Changing perspectives as opportunities for learning – 3 months in Vientiane

November 01, 2011 | BLOGadmin | SDC Experiences |


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By Adrian Gnägi

Adrian picture for sdclanManuel Flury recently published a post on changing perspectives as opportunities for learning. When Manuel and I went for overseas postings in the middle of 2011, we decided to continue writing posts for sdclan. We wanted to document how the change of work context affects our way of understanding things. I have written several posts since moving to Laos. They all related to my former work situation: the post on the political economy of result terminologies was inspired by a course on impact monitoring I attended back in July, the post I wrote with dlgn colleagues on the “learning project” methodology reflected on our joint capitalization work on donor support for sustainable municipal finances during the past 2 years, and the post written with Bertha Camacho in August reflected on experiences with e-discussion campaigns we made in February.

The truth is I felt, and I still feel, not at ease writing about my new work context. Changing perspectives may be good for learning. But learning implies, as Manuel used to word it, “de-freeze”. Changing perspectives leads to “de-freeze”, to loss of security. That is how I feel right now: angry, confused, and insecure.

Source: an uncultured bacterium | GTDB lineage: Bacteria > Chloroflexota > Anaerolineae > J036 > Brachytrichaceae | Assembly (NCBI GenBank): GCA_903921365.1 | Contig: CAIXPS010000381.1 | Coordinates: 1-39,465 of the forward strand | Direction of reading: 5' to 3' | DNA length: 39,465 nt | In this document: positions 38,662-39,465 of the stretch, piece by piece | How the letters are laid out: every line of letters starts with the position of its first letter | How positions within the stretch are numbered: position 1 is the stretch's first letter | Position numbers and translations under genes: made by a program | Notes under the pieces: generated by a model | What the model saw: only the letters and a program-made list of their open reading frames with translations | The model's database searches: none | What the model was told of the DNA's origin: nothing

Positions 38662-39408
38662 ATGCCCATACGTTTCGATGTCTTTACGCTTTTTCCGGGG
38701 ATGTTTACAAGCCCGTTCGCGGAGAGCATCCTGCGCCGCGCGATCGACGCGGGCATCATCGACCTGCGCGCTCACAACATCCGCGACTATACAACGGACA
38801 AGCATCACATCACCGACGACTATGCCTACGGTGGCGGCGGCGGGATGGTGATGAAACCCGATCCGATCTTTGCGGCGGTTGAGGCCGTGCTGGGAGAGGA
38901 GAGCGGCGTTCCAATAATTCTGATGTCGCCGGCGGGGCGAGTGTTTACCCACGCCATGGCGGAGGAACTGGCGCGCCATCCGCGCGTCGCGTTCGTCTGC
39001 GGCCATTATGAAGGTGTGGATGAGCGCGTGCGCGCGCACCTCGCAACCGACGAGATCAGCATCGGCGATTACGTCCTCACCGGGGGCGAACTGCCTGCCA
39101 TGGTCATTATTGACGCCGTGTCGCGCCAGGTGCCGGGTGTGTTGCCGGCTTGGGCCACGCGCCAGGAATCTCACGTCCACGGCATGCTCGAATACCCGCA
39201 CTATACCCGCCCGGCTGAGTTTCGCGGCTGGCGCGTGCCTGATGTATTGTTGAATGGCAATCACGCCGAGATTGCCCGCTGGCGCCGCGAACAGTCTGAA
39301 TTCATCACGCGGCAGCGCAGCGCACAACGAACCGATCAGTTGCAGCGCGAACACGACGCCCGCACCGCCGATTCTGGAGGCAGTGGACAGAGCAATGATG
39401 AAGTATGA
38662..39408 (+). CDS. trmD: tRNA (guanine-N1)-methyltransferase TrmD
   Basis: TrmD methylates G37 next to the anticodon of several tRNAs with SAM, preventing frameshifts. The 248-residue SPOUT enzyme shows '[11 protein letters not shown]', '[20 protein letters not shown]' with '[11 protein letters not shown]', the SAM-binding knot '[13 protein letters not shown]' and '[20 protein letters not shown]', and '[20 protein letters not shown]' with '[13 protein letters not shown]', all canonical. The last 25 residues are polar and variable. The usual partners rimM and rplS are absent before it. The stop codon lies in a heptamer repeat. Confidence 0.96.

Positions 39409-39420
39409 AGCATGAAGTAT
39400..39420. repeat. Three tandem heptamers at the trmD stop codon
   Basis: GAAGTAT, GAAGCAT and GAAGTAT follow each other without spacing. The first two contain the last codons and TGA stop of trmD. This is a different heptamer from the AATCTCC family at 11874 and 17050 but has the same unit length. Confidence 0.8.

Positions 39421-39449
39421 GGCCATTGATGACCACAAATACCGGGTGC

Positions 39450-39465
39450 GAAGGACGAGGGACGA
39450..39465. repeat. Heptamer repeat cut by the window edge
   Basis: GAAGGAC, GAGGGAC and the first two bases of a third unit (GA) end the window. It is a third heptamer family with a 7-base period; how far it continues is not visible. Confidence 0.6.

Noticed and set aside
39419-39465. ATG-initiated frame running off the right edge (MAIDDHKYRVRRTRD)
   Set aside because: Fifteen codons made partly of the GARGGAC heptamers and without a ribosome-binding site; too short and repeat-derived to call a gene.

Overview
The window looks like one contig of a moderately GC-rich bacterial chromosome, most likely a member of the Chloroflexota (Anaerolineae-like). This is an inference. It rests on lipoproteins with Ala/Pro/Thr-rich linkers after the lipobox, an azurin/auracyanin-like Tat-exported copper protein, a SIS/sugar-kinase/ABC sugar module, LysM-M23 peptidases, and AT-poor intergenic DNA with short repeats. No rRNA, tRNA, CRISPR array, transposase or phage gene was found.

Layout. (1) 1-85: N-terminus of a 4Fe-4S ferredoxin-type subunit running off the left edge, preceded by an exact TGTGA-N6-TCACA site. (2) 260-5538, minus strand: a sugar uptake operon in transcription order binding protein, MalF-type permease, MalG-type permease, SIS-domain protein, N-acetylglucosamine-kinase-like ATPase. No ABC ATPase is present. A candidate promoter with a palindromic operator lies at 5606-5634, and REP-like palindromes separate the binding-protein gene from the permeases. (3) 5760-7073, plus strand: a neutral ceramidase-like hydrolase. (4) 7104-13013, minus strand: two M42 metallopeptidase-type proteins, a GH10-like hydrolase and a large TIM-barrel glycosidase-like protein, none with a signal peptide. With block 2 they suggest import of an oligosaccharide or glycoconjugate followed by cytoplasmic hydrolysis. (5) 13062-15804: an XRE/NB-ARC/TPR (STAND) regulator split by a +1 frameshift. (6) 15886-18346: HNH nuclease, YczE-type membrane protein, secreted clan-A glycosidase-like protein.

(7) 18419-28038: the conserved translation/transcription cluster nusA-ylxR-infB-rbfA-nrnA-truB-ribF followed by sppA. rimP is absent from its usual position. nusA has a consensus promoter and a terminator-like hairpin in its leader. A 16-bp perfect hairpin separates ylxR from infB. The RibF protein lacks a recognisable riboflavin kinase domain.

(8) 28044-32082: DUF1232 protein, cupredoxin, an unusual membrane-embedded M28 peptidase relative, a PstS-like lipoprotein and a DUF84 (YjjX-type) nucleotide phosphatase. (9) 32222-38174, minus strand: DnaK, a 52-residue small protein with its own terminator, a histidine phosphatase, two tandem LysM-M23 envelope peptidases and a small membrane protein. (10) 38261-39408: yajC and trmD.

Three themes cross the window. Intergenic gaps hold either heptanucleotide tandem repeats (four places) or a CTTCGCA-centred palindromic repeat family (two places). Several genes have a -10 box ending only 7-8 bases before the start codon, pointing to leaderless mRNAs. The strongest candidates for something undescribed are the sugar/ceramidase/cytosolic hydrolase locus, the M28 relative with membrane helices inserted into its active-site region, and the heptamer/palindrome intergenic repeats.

I was convinced that experience based reflective practice is most needed at the operational level. This is where good practice should change people’s living conditions and organizations’ way of functioning. This direct relevance of learning for impact was the main reason why I had applied for my current function. But reality here is different. My colleagues sit behind their computers and write documents: credit proposals, end of phase reports, planning platforms, country strategies. Or they read documents: concept notes, approach papers, project documents, phase reviews, annual reports, management responses, sector strategies, logframes, result frameworks. In fact, their main job is reading documents and transforming them into new documents. When we met a month ago in Luang Prabang for the East Asia Division regional seminar, we asked program officers  how much time they spend on the production of PCM documents. And we asked how much they think they should spend . Some of the results:

  • On average, Swiss and national program officers in EAD field offices spend more than 50% of their real working time on the production of PCM documents.
  • This is 150% of what they think it should be in order for them to do all tasks mentioned in their ToR in comparable quality.
  • Several NPOs spend more than 80% of their time on SDC bureaucracy. Given the fact that there is email, telephones and team meetings for them, too, they probably do nothing else than paper work.
  • One single colleague present in Luang Prabang spends less than 30% of his working time on credit proposals et al. He also was the only one thinking that nothing needs to change for him to do all the tasks in his job description well. Whenever I see something he has been involved in, I am amazed by its quality.